Rolling shutter parts. Shades of paint.

Rolling Shutter Parts

rolling shutter parts

    rolling shutter
  • A way to control the timing of a image sensor frequently used in consumer CMOS image sensors. The exposure (integration) time is controlled by a slit aperture that scans over the pixel array.

  • Rolling shutter (also known as line scan) is a method of image acquisition in which each frame is recorded not from a snapshot of a single point in time, but rather by scanning across the frame either vertically or horizontally.

  • The term 'Rolling Shutter' only refers to CMOS sensor technology. In a “rolling shutter” sensor the start and end of exposure on each row or column or individual pixel happens sequentially and it typically takes a time equal to 1/frame rate for all of the pixels on the sensor to become active.

  • (part) something determined in relation to something that includes it; "he wanted to feel a part of something bigger than himself"; "I read a portion of the manuscript"; "the smaller component is hard to reach"; "the animal constituent of plankton"

  • Cause to divide or move apart, leaving a central space

  • the local environment; "he hasn't been seen around these parts in years"

  • (part) separate: go one's own way; move apart; "The friends separated after the party"

  • (of two things) Move away from each other

  • Divide to leave a central space

Rolling Pin

Rolling Pin

I took this one the total opposite direction--I wanted it simple and subtle after my bottle cap opener reflection fiasco.

I shot the rolling pin full frame first-booooring. Then I grabbed my 100mm macro and went in for detail shot. I started with an ambient shot just to see what I could see. Then I added a strobe facing the lens, but bouncing off the ceiling. That gave me the specular highlight on the top edge and the spotlight on the background--I put a CTO gel on it for a little warmth. So basically these are both specular highlights, or, direct reflection (right?). Then I played with a light in the front for fill. Lighting it up too much, and/or on the wrong places, made the handle look flat. So again I went subtle. I shot an SB-26 through a soft box, camera left, with a CTO gel so the specular highlight wouldn't be so white. This one is more subtle, just below the bright highlight. It hits the high spots and falls off in the low spots. I left the bottom dark against the spotlight to hopefully further make the handle look round--ditto the shallow depth if field.

Canon 30D, 100mm Macro, 2 SB-26s, GI eBay triggers, CTO gels.

What I learned from this shot is that you have to work at the right light positions to get just the right highlights and shadows to define the shape of your subject—yes, I know that is obvious on paper, but I experienced it here. The hard part isn't necessarily positioning the lights, it's where to position the highlights on the subject--I suspect this will get easier with practice.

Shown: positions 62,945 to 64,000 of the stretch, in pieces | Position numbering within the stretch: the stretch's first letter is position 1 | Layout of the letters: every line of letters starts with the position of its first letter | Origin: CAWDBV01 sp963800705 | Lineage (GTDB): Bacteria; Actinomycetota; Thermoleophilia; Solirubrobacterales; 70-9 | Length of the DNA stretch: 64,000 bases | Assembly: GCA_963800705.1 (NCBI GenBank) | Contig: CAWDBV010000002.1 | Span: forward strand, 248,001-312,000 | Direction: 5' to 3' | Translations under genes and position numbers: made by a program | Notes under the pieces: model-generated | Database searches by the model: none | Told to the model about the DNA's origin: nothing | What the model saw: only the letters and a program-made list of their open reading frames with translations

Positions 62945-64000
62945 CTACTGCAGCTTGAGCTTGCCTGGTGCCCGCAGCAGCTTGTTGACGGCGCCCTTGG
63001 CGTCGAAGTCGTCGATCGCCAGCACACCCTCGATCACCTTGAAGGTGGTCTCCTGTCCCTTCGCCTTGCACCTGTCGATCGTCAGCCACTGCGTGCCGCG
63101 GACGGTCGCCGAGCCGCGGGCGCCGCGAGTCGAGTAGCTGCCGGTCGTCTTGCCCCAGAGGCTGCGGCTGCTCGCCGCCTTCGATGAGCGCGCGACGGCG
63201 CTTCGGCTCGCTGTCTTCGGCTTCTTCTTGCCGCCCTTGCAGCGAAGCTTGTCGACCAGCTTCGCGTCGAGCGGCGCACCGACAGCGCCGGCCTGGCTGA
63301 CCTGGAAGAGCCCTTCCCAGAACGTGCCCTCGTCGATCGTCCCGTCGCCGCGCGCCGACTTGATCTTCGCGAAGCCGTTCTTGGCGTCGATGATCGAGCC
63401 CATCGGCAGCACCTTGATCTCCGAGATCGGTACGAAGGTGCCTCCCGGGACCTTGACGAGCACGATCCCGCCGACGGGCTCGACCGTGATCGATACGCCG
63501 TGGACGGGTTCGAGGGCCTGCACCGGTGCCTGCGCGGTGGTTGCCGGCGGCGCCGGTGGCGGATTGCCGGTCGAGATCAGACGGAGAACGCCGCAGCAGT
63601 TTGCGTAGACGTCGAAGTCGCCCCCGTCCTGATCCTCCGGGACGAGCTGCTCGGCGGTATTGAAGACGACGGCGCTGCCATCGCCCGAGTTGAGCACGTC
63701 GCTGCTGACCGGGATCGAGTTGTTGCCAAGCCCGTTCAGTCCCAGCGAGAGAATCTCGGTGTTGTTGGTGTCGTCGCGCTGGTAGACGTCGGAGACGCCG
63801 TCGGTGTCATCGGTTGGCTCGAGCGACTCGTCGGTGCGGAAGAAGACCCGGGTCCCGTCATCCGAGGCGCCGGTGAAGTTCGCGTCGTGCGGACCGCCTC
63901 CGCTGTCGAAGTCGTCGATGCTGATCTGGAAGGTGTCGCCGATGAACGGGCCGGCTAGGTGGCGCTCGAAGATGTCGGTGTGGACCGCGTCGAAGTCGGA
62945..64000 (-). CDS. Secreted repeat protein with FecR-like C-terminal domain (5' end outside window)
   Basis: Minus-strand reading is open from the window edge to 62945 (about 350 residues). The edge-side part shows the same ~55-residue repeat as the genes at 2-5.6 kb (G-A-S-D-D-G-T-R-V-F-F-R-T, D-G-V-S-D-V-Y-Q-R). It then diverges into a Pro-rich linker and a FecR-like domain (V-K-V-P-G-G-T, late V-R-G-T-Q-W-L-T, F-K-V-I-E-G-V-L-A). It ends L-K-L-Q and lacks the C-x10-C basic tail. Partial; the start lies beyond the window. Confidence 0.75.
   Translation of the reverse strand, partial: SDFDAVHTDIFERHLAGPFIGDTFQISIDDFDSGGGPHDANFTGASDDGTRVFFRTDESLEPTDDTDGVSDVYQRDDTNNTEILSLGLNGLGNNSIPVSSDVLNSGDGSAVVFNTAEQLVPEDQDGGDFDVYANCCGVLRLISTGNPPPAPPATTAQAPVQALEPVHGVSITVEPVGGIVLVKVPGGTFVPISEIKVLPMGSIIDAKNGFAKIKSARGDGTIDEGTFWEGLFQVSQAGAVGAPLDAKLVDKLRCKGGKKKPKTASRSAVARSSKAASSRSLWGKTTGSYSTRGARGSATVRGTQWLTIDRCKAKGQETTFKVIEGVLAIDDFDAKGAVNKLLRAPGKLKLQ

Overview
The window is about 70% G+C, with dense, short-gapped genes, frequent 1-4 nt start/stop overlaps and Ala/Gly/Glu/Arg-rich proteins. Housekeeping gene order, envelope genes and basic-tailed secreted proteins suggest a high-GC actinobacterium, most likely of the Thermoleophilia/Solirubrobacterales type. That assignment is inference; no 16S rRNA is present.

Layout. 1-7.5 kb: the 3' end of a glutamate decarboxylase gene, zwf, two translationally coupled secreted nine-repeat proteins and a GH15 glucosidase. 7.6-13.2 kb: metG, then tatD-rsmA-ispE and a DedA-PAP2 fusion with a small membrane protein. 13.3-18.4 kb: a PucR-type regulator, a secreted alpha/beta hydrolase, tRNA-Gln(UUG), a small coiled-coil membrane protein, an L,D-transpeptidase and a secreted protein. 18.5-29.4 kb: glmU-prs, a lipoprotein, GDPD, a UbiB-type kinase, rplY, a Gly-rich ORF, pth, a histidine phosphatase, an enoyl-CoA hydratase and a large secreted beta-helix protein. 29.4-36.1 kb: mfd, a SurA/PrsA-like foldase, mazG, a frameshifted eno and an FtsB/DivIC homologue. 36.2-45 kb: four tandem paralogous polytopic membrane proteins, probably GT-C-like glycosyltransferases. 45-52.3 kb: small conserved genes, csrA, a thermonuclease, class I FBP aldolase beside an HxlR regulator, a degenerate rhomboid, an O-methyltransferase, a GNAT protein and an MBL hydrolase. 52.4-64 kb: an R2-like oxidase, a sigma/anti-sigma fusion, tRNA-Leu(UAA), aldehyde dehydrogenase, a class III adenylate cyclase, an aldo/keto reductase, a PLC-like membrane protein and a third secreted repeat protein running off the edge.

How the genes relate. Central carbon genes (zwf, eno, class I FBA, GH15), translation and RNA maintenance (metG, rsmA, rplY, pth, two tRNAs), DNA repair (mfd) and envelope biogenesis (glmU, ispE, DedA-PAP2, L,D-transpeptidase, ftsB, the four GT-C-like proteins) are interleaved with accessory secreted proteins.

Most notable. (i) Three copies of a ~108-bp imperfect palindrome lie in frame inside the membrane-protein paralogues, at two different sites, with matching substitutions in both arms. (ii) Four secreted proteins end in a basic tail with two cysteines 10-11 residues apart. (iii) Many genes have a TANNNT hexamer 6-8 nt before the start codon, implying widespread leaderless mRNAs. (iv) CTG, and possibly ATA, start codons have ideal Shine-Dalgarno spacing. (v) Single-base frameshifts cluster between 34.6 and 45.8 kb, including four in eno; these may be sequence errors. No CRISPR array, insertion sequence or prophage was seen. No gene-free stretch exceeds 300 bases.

I also learned to build the light in layers. I started with an ambient light shot using a long exposure to see how the pin looked with natural light—I looked for things I liked and didn’t like, and then tried to figure out how to keep what I liked and improve upon what I didn’t. Then I brought the shutter speed up to 200th (my sync speed with GI triggers) and started adding lights. I started with the one light facing the camera to get the smaller highlights first. Picture the pin as a black silhoute, with just the bright highlight and background as you see it here. Then I worked on adding the light to the front of the pin—that was the hardest. By doing it in layers (thinking in multiple exposures, but on the same frame) I was able to better see what effect each light had on my shot.

trying out my new light meter

trying out my new light meter

Test roll of Agfa APX 100 shot on 5 August 2006, using my Bronica ETRSi (75mm lens) mounted on a tripod and a newly-acquired Weston Master V to meter the light. Shot in available light: a window about 6 ft to the left of the table, early afternoon on a fairly sunny day, and on some shots also a 60W bulb more or less above the camera.

Here are the meter readings (reflected unless otherwise marked), f-stop and shutter speed used, plus a note of where I was focusing. Going from top to bottom, left to right.

1) 5 (incident); f2.8; 1/8 (meter gave 1/10); top apple.
2) 7; f4; 1/15; top of meter.
3) 7; er... the unmarked stop between f4 and f2.8; 1/15; top of meter.
4) 6; f2.8; 1/15; right-hand edge of top apple.
5) 5 - taken from darkest part, U on meter dial set to value given; f2.8; 1/125 (meter gave 1/150); right-hand edge of top apple.
6) 6; f2.8; 1/15; top apple.
7) 6.5; f2.8; 1/30; top apple.
8) 4; f4; 1/4 (meter gave 1/3); reflection.
9) 4; f4; 1/2 (meter gave 1/3); reflection.
10) 6.5; f4; 1/15; front of jug.
11) 6.5; f8; 1/4; front of jug.
12) 3; f11; 1/2; top apple.
13) 4; f5.6; 1/15; reflection of candle.
14) 5; f4; 1/4; top edge of dish.
15) 5 (incident), U set to 4; f4; 1/30 (meter gave 1/40); top apple.

After a couple of minutes' pre-soak the film was developed in Rodinal, 1+100 (mixed to make 505ml), 1 hour @ 20°C, agitating as normal for first 5 mins and then twice at the half-hour point; two rinses of 5 inversions with water for a stop; fixed for 3 mins in Ilford rapid fixer; washed using the 5-10-20 method, then soaked in water with a drop of fairy liquid as a wetting agent.

Scanned the negs and imported into photoshop; flipped and inverted but otherwise untouched.

Haven't had time to have a proper look or draw any conclusions yet. Some of these look alright, other less so.

rolling shutter parts

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